Motion generation window MOTION_test.mdl

### Reinforcement learning settings

#### General

Most relevant settings regarding the actions and the reinforcement learning are set in their respective masks. In the mask of primitives_select.cpp you can set all the parameters described in this RL section.
In the tab named general the following settings are available:

General settings
Store Data
Checkbox to enable the storage of data, this will store the buffers and the performance of the simulation you run.
Store Policy
Checkbox to enable storage of the policy. This will store the learned weight vectors $\displaystyle{ \theta,~w }$, but also other settings such as the node positions (centers), number of states and actions etc.
Data Path
Path to the folder in which all data will be stored. A new folder with a timestamped name will be created, also the name of the folder indicates what RL algorithm was used.
Number of states
Number of states used as input to the learning agent
Available states
Vector with indices of the states, the allow quick changes you can select a couple of seperate states from the input of the simulink block. I.e. we only want the lateral position and speed of the ball. We can then say: Number of states = 2, available states [1 3] indicating index 1 and 3 in the learning state. Make sure to adjust the function approximation accordingly.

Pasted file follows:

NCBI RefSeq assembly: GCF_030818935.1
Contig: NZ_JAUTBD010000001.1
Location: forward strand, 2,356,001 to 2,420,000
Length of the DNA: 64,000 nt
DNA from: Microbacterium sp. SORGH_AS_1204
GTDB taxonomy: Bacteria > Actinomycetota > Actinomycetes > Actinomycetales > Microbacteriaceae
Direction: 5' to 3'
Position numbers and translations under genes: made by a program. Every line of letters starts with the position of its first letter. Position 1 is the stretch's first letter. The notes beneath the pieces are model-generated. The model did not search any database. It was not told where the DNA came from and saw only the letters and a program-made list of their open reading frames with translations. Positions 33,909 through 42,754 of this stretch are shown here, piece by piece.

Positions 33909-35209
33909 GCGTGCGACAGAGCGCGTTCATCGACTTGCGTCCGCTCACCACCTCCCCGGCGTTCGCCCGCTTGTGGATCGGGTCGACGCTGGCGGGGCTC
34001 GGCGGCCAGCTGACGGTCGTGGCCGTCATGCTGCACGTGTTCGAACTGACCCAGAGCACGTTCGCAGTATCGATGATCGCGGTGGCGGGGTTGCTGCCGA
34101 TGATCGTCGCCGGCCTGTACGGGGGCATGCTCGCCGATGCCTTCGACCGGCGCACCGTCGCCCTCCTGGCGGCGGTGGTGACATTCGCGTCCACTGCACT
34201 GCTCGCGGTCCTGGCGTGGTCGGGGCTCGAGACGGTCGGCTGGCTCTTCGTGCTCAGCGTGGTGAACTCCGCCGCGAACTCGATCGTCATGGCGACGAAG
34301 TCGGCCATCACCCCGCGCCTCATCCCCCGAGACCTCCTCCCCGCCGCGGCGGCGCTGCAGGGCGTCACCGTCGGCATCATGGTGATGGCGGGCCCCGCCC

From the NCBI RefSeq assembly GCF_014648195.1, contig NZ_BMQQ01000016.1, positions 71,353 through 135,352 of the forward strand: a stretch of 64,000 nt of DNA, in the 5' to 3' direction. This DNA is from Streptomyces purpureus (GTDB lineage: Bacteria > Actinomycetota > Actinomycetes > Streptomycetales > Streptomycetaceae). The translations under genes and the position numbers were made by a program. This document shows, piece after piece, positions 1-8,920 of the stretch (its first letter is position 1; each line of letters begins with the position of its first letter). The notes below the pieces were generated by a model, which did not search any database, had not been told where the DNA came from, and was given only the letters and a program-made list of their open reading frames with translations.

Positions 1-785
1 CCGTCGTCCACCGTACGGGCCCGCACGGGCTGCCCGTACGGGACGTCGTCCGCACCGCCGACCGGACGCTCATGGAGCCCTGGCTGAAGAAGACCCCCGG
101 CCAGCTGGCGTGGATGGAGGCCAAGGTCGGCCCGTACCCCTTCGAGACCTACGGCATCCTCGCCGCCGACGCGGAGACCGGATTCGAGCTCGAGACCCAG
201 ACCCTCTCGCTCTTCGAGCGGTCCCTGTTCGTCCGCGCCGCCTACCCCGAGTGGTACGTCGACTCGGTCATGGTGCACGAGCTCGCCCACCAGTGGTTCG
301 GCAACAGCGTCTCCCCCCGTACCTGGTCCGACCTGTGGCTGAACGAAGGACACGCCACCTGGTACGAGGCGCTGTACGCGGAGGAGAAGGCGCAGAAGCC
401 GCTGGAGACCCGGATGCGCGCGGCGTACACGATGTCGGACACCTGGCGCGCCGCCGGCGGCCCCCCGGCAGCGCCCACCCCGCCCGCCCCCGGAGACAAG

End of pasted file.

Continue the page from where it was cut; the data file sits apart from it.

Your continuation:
Number of actions
number of actions available to the learning agent
Available actions
Similar to available states, vector with indexes of the actions you want available (0-5).
Number of samples
Total of episodes that are done in this simulation until it is stopped. (Make sure the simulation runs long enough in order to finish all of them).
Number of greedy samples
Number of episodes in which fully greedy behavior is performed ($\displaystyle{ \epsilon=0 }$). If this is the same as the number of samples, then only greedy behavior will be performed.

#### Learning parameters

RL settings
Use GQ-learning
Use greedy-GQ for updating the value function approximation
Use approximate-Qlearning
Use approximate-Qlearning for updating the value function approximation
Use grid-based Q-learning
Use grid based function approximation. This is no longer available in the latest version, you can still find in primives_select_old.cpp.
Use hand-coded policy
Use a user defined policy, this code is too be defined in primives_select.cpp. An actual handcoded policy can be found in primives_select_old.cpp.
Alpha
The learning rate $\displaystyle{ \alpha }$
Beta
The secondary parameter for greedy-GQ $\displaystyle{ \beta }$
Gamma
The discount factor $\displaystyle{ \gamma }$
Lambda
Eligibility trace parameter $\displaystyle{ \lambda }$
Use watkins traces
Use Watkins style traces: cut-off a trace once an non-optimal(/exploratory) action is performed
Trace depth
Maximum amount of steps back the trace is updated
Epsilon
Exploration rate, the higher it is the more random actions are performed (not based on value).

#### Value function approximation

RL settings

These settings are parallel to what is explained here. Make sure the size of these arrays matches the number of states defined in the general tab. The settings that are not explained here are: